Sunday, November 26, 2017

Some of the instructions of Šuruppag

Reader, good evening. Here is the view out your humble scribe's door.


The door is open and the night is cool; your humble scribe is fully garbed, even unto sneakers and sweater, feet up on a stool with the door wide and this scene laid before him. He lives in a free-standing room in the middle of the backyard of a nice house. This is the backyard of that house, which--like most houses--is more than a 'house'; it is a lovely and distinctive community in which your humble scribe currently takes residence. The people you see are enjoying 'Friendsgiving' together and, bending towards year's end, singing Christmas carols. They are singing in euphonic, occasional harmony and with humorous, frequent gaps in the lyrics -- mmrhsmshmrling bits they do not know and laughing.

They are drinking. Earlier, at dinner, your scribe was as well. He had...one-point-eight? glasses? of more-than-acceptable red wine.

More than enuf. But: speaking of gaps in the text:

"The Instructions of Šuruppag" (often transliterated as "Šuruppak" or "Shuruppak" (that Š gets a 'sh')) is one of the most famous--and complete--examples of Sumerian wisdom literature. 'Wisdom literature' is a term that you may be familiar with from other contexts; if not, it doesn't matter -- it does what it says on the box. Someone is imparting wisdom to someone else, often in the form of a mono- or duologue, and it is implicit that the wisdom conveyed reflects a value system someone felt was worth recording.

Your humble scribe has spent much of his weekend with this and related texts. Here are some bits of it.
get it, Reader? 'bits of it'...?
This picture is Creative Commons; thank you, Daderot.
Reader, this tablet and words etched upon it are dated to ~2500 BCE. Meaning: these words predate the common era by more than the advent (as it were) of the common era predates you; the gap between Šuruppak advising his son and a man on a cross between two chatty thieves is longer than the subsequent gap between those three unfortunate, crucified men and yourself.

That is how long people have been like this -- drinking, singing in gardens, giving advice: the whole all of it.

Here's some of what Šuruppak has to s--

oh! Last note: all translations are from the Electronic Text Corpus of Sumerian Literature, an indispensable resource that does not--insofar as your humble scribe can discern--offer individual attributions in its translations. But at least that credit can be given, and gratefully so.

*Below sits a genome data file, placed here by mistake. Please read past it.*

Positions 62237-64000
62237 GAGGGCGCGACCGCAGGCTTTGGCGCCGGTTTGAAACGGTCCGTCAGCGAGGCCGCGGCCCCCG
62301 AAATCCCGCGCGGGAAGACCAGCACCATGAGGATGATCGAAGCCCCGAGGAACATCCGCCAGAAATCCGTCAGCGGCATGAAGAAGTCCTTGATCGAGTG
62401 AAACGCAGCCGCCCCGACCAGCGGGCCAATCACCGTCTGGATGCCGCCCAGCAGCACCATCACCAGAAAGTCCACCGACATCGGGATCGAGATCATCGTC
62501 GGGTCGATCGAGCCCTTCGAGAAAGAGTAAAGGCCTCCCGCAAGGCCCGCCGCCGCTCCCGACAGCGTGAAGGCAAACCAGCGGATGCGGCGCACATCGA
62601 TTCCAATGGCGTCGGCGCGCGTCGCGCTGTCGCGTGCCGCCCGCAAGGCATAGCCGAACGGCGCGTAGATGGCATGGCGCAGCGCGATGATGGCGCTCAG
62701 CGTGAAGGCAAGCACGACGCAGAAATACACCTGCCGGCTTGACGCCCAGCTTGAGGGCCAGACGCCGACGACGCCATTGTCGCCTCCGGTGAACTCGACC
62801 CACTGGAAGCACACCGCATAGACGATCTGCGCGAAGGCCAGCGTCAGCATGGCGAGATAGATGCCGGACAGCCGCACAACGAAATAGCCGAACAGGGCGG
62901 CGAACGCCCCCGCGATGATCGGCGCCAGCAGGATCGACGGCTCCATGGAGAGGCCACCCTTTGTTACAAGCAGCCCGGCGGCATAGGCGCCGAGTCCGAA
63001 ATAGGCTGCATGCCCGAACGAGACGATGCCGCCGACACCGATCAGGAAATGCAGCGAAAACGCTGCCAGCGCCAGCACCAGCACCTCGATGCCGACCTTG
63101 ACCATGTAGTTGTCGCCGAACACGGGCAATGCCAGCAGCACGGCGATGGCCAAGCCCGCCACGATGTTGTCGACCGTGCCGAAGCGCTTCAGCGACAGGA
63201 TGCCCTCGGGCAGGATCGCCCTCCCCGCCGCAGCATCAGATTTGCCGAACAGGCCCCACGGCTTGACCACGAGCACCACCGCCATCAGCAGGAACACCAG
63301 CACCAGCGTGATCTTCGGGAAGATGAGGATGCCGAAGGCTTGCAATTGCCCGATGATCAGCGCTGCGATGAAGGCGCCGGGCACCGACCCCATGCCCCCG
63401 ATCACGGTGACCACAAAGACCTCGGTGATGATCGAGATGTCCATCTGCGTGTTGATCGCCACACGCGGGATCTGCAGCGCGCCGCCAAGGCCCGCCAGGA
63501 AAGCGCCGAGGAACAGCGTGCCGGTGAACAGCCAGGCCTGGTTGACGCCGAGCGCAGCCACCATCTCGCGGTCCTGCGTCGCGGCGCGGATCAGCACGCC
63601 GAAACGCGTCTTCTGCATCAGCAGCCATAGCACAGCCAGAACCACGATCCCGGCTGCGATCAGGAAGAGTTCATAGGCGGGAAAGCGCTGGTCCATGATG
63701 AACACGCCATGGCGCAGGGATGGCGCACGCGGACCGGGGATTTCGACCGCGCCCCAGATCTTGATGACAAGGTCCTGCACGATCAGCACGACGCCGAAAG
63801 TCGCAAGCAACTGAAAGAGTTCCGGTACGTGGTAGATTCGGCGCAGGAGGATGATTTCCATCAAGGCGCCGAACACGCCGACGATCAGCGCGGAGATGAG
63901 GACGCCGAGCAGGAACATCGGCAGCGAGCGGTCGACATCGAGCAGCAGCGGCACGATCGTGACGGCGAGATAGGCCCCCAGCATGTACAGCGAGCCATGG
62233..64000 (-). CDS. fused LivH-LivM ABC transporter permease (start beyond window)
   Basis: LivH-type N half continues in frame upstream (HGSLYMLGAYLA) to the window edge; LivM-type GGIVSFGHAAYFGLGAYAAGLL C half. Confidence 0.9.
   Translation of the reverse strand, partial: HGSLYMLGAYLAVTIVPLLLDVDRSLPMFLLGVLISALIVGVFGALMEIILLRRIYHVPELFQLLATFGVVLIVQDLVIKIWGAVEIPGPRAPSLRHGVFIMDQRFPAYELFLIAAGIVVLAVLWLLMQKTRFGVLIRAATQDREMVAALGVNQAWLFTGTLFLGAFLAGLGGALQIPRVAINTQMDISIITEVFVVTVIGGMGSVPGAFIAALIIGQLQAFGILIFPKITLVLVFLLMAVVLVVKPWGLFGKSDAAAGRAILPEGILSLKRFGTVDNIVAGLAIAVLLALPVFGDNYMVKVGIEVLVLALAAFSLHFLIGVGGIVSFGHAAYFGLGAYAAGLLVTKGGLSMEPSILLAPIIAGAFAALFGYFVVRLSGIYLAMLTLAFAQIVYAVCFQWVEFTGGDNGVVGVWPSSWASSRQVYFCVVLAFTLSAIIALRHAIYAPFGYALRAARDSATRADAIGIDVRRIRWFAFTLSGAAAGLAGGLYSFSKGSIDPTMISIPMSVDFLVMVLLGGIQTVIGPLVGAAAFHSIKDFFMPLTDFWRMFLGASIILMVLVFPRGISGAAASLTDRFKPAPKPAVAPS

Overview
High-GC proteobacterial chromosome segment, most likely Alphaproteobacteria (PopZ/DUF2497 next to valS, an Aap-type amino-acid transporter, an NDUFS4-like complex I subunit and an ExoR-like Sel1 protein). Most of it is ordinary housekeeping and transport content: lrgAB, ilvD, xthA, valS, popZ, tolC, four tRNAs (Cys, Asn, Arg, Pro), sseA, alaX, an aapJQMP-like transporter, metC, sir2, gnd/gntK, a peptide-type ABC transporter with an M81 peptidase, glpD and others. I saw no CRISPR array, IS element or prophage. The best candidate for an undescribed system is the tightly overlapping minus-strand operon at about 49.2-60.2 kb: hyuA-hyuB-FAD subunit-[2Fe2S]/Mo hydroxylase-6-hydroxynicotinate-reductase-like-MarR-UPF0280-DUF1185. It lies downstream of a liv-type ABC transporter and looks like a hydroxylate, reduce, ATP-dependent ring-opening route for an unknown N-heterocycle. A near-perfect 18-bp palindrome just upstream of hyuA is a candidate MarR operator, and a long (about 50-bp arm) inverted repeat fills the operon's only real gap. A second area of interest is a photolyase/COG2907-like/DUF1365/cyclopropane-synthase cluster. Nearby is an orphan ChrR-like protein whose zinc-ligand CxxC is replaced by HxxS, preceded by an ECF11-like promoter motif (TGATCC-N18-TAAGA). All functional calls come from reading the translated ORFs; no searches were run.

101-102. Property is something to be expanded (?); but nothing can equal my little ones.

103-105. The artistic mouth recites words; the harsh mouth brings litigation documents; the sweet mouth gathers sweet herbs.
Your humble scribe suspects that there is some sophisticated, erudite gloss of 'sweet herbs' that makes this insight make...sense? It's not even a robustly parallel construction!

126. You should not pass judgment when you drink beer.
The singers outside are passing no judgment. They are singing, and laughing. But: point taken.

242-244. Nothing at all is to be valued, but life should be sweet. You should not serve things; things should serve you. My son, …….
This comes out of nowhere! There's advice about where to dig your well and "female burglars", and a lot of recognizable parental 'work hard, don't lie or mess around in bad stuff' type advice. And then BOOM: Šuruppak's like, 'possession is dust.'

261. Without suburbs a city has no centre either.

265. [...] of Dilmun [...]
Even an exceptionally complete piece of text from forty-five hundred years ago has some holes in it. Anyway: great advice, clrly.

266-271. {To get lost is bad for a dog; but terrible for a man} or, as a different tablet says {An unknown place is terrible; to get lost is shameful (?) for a dog.}
The second version is actionable, at least.

Good night, Reader.
Happy start to the end of the year.
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